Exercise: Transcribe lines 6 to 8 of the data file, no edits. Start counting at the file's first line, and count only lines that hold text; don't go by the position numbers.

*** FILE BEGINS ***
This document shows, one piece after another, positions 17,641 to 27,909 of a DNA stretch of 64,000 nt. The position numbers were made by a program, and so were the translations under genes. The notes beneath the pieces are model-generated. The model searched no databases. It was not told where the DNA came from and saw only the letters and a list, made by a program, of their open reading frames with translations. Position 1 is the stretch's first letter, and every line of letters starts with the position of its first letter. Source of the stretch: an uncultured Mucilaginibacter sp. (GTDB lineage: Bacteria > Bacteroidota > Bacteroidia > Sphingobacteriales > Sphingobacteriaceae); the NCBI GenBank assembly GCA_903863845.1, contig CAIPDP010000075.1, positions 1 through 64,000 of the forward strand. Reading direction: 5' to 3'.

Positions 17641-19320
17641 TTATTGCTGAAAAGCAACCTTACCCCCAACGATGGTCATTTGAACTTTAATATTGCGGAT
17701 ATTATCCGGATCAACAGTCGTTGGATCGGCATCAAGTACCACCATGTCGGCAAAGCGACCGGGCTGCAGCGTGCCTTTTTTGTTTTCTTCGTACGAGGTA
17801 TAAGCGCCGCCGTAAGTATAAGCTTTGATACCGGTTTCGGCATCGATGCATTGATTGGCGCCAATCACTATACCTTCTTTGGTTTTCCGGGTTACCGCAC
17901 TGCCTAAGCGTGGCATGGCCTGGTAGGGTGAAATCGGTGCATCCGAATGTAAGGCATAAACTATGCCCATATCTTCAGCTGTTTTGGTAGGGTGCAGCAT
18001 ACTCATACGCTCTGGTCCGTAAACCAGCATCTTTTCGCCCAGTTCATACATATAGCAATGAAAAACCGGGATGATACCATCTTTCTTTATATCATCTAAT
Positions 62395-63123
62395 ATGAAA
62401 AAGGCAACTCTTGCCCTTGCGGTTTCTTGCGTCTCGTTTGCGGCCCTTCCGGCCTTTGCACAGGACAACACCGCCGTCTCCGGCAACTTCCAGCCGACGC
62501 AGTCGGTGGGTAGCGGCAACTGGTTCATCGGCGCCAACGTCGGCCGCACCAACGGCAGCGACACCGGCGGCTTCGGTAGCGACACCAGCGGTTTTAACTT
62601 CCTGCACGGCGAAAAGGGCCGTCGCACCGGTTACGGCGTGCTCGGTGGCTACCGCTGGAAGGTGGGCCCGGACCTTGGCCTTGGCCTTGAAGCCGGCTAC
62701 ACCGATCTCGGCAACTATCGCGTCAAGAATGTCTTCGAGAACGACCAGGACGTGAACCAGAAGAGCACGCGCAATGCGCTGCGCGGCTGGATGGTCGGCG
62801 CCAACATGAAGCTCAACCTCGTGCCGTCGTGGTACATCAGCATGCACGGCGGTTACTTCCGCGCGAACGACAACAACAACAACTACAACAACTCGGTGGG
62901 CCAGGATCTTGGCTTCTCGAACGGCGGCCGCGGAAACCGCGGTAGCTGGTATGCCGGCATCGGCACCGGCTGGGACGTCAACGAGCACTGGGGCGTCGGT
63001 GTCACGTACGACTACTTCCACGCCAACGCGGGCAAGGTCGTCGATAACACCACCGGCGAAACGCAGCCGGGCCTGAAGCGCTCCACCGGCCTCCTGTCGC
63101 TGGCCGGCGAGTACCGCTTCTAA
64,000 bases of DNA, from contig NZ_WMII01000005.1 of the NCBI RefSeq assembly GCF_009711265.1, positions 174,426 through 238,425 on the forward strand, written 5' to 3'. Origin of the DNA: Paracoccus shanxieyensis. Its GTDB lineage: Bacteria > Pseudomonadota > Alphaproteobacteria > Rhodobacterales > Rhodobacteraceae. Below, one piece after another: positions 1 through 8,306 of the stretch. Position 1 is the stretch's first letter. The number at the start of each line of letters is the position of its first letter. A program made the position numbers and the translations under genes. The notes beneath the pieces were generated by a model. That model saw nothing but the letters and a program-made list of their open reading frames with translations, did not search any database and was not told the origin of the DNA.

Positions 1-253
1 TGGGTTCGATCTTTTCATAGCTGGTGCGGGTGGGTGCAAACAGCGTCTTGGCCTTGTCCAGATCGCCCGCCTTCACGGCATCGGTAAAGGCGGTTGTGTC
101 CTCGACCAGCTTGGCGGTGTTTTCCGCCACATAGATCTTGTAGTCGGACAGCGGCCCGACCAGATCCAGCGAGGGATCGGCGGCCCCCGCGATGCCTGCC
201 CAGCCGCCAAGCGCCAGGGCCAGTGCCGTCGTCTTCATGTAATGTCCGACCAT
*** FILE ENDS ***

17901 TGCCTAAGCGTGGCATGGCCTGGTAGGGTGAAATCGGTGCATCCGAATGTAAGGCATAAACTATGCCCATATCTTCAGCTGTTTTGGTAGGGTGCAGCAT
18001 ACTCATACGCTCTGGTCCGTAAACCAGCATCTTTTCGCCCAGTTCATACATATAGCAATGAAAAACCGGGATGATACCATCTTTCTTTATATCATCTAAT
Positions 62395-63123